Even if an executor has knowledge of the assets, if they do not know the relevant passwords, they will be blocked from accessing them by layers of cyber security.
The potential pitfalls surrounding digital assets can be avoided by taking certain steps. An ideal occasion to discuss this with a client is when reviewing their will. The following recommendations are likely to be appreciated:
– Making an inventory of all digital assets and keeping the list up to date. This should be stored alongside the will (although bear in mind that such information should not be included in your will because it becomes a public document on death). It is also advisable to make a record of all passwords, but for security reasons, this should be stored separately.
– Updating a will to include gifts of the digital assets. While sentimental assets (such as digital photos) can be gifted under a personal chattels clause in your Will, digital assets with a significant financial value or any associated intellectual property rights will need specialist treatment.
– Specific authority should be given to the executors to access and manage the digital assets.
UNAUTHORISED MEMBER PAYMENTS AND LOANS AS MADE IN CONNECTION WITH AN INVESTMENT.
Richard White (appellant) vs The Commissioners for HMRC (respondents) – Whether a loan is an “unauthorised member payment” for pension purposes within Part 4 of the Finance Act 2004, meaning of “payment” and “in connection with”—held loan was an unauthorised member payment as made in connection with an investment by the pension scheme
The appeal was released in the case of Richard White (appellant) vs The Commissioners for HMRC (respondents) on the 30th November 2016 following the sitting at The Royal Courts of Justice, Strand, London WC2 on 5 September 2016.
The appeal concerned the application of the pension scheme provisions contained in Part 4 of the Finance Act 2004 to a loan of £75,000 entered into by the Appellant in October 2010. The issue is whether or not, when viewed in conjunction with certain other transactions, the loan was an “unauthorised payment” to the Appellant, giving rise to an income tax charge on him of £30,000.
The outcome was that the loan was deemed an unauthorised payment and the appeal was dismissed.
DWP PUBLISHES A CALL FOR EVIDENCE ON BULK TRANSFERS OF DEFINED CONTRIBUTIONS PENSIONS WITHOUT MEMBER CONSENT
The Department of Work and Pensions is seeking views on how the current provisions on the bulk transfer of defined contribution pensions, in particular from occupational and stakeholder pension schemes, without member consent could be improved.
The DWP have published a call for evidence called “Bulk transfers of defined contribution pensions without member consent”
The current provisions were designed for DB schemes rather than the defined contribution landscape and the DWP want to make sure they work effectively particularly look to see if they can:
1. reduce unnecessary burdens whist ensuring members are adequately protected; and
2. allow providers of stakeholder pension schemes to transfer members to more modern and often lower cost schemes.
The DWP acknowledge that there are currently issues with the provisions application to defined contribution schemes because of the focus on defined benefit schemes, especially the requirement for an actuarial certificate in relation to the member’s benefits in the receiving scheme. They request evidence on the clarity of the rules surrounding this certificate in this context.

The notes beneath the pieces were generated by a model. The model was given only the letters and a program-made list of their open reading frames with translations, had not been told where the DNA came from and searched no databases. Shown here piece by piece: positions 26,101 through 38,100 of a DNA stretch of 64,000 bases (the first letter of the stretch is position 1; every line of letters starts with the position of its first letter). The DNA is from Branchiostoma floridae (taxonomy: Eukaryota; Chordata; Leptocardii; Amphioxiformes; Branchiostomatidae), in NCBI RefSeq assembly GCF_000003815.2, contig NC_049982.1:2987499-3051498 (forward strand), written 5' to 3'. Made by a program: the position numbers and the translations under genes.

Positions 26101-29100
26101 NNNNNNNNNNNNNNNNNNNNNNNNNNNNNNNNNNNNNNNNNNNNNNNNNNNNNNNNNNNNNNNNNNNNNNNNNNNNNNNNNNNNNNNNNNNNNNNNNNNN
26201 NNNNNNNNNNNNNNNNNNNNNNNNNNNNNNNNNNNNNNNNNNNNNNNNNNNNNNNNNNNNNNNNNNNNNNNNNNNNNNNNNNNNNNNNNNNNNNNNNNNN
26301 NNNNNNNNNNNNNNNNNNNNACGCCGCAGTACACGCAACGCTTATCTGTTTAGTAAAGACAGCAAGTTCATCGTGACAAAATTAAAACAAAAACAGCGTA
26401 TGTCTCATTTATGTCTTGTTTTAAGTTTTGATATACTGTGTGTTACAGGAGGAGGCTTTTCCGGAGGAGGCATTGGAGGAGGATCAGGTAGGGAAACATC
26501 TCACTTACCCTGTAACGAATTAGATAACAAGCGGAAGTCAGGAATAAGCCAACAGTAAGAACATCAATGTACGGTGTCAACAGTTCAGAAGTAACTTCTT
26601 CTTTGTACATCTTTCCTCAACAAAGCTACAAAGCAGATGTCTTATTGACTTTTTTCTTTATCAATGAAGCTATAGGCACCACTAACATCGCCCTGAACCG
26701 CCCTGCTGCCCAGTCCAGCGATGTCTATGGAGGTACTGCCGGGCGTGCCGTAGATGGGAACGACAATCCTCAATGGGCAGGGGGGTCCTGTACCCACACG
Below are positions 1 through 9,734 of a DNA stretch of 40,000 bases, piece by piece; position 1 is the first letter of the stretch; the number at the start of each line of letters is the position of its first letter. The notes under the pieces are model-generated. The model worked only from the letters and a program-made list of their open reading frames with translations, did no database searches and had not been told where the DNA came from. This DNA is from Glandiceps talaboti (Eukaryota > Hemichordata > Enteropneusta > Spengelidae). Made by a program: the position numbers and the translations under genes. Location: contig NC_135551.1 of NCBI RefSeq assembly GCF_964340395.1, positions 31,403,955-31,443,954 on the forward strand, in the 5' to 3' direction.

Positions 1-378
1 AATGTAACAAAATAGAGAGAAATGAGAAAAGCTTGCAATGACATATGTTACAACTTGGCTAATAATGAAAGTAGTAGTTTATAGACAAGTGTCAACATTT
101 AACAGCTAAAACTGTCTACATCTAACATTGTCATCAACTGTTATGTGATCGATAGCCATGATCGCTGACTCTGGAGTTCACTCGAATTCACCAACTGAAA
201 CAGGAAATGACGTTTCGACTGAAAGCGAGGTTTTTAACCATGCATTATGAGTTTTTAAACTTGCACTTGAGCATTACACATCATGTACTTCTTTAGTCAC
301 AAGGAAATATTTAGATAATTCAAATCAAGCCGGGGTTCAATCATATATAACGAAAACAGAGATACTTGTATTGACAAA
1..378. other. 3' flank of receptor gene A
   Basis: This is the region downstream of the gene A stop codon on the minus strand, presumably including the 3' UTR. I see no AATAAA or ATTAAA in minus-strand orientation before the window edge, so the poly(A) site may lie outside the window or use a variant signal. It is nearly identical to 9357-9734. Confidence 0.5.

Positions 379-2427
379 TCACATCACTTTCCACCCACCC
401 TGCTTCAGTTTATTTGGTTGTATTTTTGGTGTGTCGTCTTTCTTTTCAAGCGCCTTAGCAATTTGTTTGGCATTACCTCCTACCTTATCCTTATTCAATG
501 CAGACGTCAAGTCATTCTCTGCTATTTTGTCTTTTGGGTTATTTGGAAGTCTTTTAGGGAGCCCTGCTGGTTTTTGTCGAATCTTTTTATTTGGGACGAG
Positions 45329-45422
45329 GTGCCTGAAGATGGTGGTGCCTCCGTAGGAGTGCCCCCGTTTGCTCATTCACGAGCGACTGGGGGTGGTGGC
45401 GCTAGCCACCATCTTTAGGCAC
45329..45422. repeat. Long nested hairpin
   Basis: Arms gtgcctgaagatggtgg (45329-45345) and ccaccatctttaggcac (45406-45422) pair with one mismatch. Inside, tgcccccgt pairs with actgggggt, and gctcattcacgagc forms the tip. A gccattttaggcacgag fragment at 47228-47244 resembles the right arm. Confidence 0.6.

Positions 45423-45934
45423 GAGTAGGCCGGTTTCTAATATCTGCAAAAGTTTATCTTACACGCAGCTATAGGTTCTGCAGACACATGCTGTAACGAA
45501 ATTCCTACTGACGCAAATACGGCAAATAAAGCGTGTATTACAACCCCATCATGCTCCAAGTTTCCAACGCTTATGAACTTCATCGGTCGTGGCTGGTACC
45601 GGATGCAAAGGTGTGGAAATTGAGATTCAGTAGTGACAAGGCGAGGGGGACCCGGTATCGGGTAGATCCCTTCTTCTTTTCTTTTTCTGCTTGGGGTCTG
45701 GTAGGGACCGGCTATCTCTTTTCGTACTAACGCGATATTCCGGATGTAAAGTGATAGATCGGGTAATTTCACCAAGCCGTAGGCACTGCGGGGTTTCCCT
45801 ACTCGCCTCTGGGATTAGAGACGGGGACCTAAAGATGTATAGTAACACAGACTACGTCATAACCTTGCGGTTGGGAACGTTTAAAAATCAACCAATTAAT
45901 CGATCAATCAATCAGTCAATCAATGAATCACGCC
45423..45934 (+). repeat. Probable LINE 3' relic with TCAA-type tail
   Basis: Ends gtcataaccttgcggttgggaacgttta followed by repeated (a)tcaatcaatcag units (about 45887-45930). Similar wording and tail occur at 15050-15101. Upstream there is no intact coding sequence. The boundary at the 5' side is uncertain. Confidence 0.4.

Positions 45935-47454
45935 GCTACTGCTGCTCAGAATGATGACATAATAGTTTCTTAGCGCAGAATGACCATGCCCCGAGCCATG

There is believed to be less of an issue with regards to the provision that the two schemes have a relationship but evidence is sought to address issues of orphaned schemes and transfers to a new scheme for deferred members, such that the scheme is new and has no members to be related to the employer before the first transfer.
The remainder of the document looks at transfers from stakeholder schemes and seeks views on the possibility of lifting some of the restrictions, such as the transfer can only be to another stakeholder scheme. The reasoning behind this is because more modern schemes and auto enrolment schemes may be more appropriate for the member and obtaining consent can be time consuming and difficult. In addition, questions are asked about the need for the scheme to be winding up to invoke the bulk transfer without consent provisions.
The consultation runs from 20th December 2016 until 21st February 2017.
THOUGHTS ABOUT FLAT RATE TAX RELIEF ON PENSIONS CONTRIBUTIONS
Many possible changes have been discussed to try and save the Government money by changing pensions tax relief, in this bulletin we look at the issues associated with flat rate relief.
The cost to the Government of pension tax relief is £34 billion a year and has been under constant fire for many years with commentators suggesting it favours higher rate tax payers while not incentivising basic rate tax payers enough. This is fair comment if you only consider it as a give away from the Government to the tax payer but in reality, it is just a deferral of tax received by the Government. In order to be a higher rate tax payer they have to be earning enough and paying tax at the higher rates so are therefore contributing more overall as it is.
One of the possibilities that has been mooted to reallocate the tax relief in a so called fairer way is flat rate tax relief or as has recently been used in the Lifetime ISA, a bonus payment which is a percentage of the amount paid in. Both these options amount to the same thing just by another name. The implications of going down this route would be so significant it would pretty much see the pensions industry as we know it destroyed and reinvented overnight.
Death of salary sacrifice
We have recently seen changes announced with regards to salary sacrifice but we were promised that pensions would be left alone. I am sure this was welcomed across the board but should a significant change be announced along the lines of flat rate relief then its days will be numbered.